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Geraci Siculo and its pure water

Posted by Suzanne on 14 Mar 2014


Trucks loaded with pure spring water from the Madonie Mountains are often seen hurtling along Sicily’s A19 autostrada to deliver one of Italy’s purest waters. Emblazoned with the Acqua Geraci logo, Geraci, they have made their way down the SS 120 from the lofty heights of the medieval village Geraci Siculo.

Last spring I was inspired to travel to Geraci after seeing an Acqua Geraci ad in the streets of Palermo.

This ad was particularly powerful, depicting a young woman defiant to keep her job. The words “You won’t steal our work”, referring to protecting local jobs were a dominant feature and could very well be a nod to Acqua Geraci's unresolved 20-year controversy with the local council.

It was mid- May 2013 and we travelled from Polizzi up the SS120 on the eastern approach to Geraci, one of the jewels in the mountains of Sicily’s Madonie National Park. It is on the list of “I Borghi pui belli d”Italia” – the most beautiful villages in Italy. I wanted to see this town that produces such great water from a source at 1500m where the spring water is fed to the plant and bottled in glass or plastic. Its low ionic content makes it a favourite with paediatricians, restaurants and the locals. I have enjoyed the taste of Acqua Geraci often when in the Madonie and when travelling Sicily.

Geraci discloses itself quietly to the adventurer; flowing fountains of spring water, majolica tiled steeples, fresh ricotta and pecorino cheese in shop windows, the muffled chant of women reciting the mysteries of the rosary and the sound of older gentlemen wearing berets, chatting in Sicilian.

On the eastern outskirts of Geraci as we passed Bar Al Bevaio, cars were nosed into the enormous, long stone fountain, Il Abbeveratoio S.S  Trinita IX. The deep trough was full of clear spring water and the Moorish faces either end, spurted out the water of the mountains. Locals, with large plastic containers and bottles, took a mouthful before filling them. This free source of water has just flowed from deep within the limestone Mountains above.

We pulled in and drank from the fountain.  The water was cool, fresh and clear.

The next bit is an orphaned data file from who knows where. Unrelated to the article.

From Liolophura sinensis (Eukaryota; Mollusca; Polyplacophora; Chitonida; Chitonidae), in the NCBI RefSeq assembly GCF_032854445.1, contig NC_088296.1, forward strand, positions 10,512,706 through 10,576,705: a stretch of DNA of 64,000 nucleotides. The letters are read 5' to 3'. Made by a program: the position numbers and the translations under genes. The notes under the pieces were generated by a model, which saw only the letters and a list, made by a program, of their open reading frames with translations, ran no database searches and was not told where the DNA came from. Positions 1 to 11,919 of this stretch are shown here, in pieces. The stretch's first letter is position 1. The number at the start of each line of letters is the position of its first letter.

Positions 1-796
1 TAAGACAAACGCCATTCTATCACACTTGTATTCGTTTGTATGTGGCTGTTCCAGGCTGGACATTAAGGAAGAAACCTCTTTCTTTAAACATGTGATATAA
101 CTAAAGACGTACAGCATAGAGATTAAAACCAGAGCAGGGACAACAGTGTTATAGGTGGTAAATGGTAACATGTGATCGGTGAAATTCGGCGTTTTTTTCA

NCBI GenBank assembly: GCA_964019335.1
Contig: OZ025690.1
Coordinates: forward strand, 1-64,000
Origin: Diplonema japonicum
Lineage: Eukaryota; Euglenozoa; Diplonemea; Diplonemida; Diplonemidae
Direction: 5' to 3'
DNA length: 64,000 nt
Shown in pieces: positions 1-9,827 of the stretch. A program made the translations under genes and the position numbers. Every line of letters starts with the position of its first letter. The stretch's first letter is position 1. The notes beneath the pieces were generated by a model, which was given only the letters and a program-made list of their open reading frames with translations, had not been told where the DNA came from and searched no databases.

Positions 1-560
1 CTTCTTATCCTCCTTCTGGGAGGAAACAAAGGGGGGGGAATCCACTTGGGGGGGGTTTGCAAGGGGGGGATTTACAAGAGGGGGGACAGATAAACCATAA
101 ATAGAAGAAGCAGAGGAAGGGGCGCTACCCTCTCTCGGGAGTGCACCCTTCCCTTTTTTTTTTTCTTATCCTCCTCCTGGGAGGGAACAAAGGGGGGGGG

The gates to the Terme di Geraci Siculo S.p.A , the producers of  Acqua Geraci , were closed.  We continued on into the historic part of town. It has a clear Islamic layout with winding alleys, arched streets, flights of stone steps and the ruins of a castle. It was the seat of the powerful Sicilian family, the Ventimiglias, in the 16th century.

We parked next to the 17th century church of Santo Stefano with a conical, majolica tiled steeple in a typical Madonie style and continued up the hill into the main piazza, Piazza del Popolo. The streets were quietly active. People chatting  and the voices of older men discussing the politics of Italy could be heard and the door of a butcher’s shop opened as a couple of customers went in. "Costata di Suino”  local pork, was hand written on a sign in the window.

We wondered the streets and outside the church of Santa Maria La Porta chanting of the rosary could be heard. The door was ajar and as we entered, the harmony of the chanting group of about 20 was the only sound to be heard. They prayed in front of a faded Byzantine Fresco. The beautiful Gagini attributed sculpture and the fresco were some of the treasures in this Gercaese church.

Returning to the streets, young children still in their school aprons, disembarked from the bus. Some of them were keen to practise their English.

We stopped to fill our water bottles from the long drinking fountain at the edge of town and then headed back to Polizzi.


Salve, Suzanne

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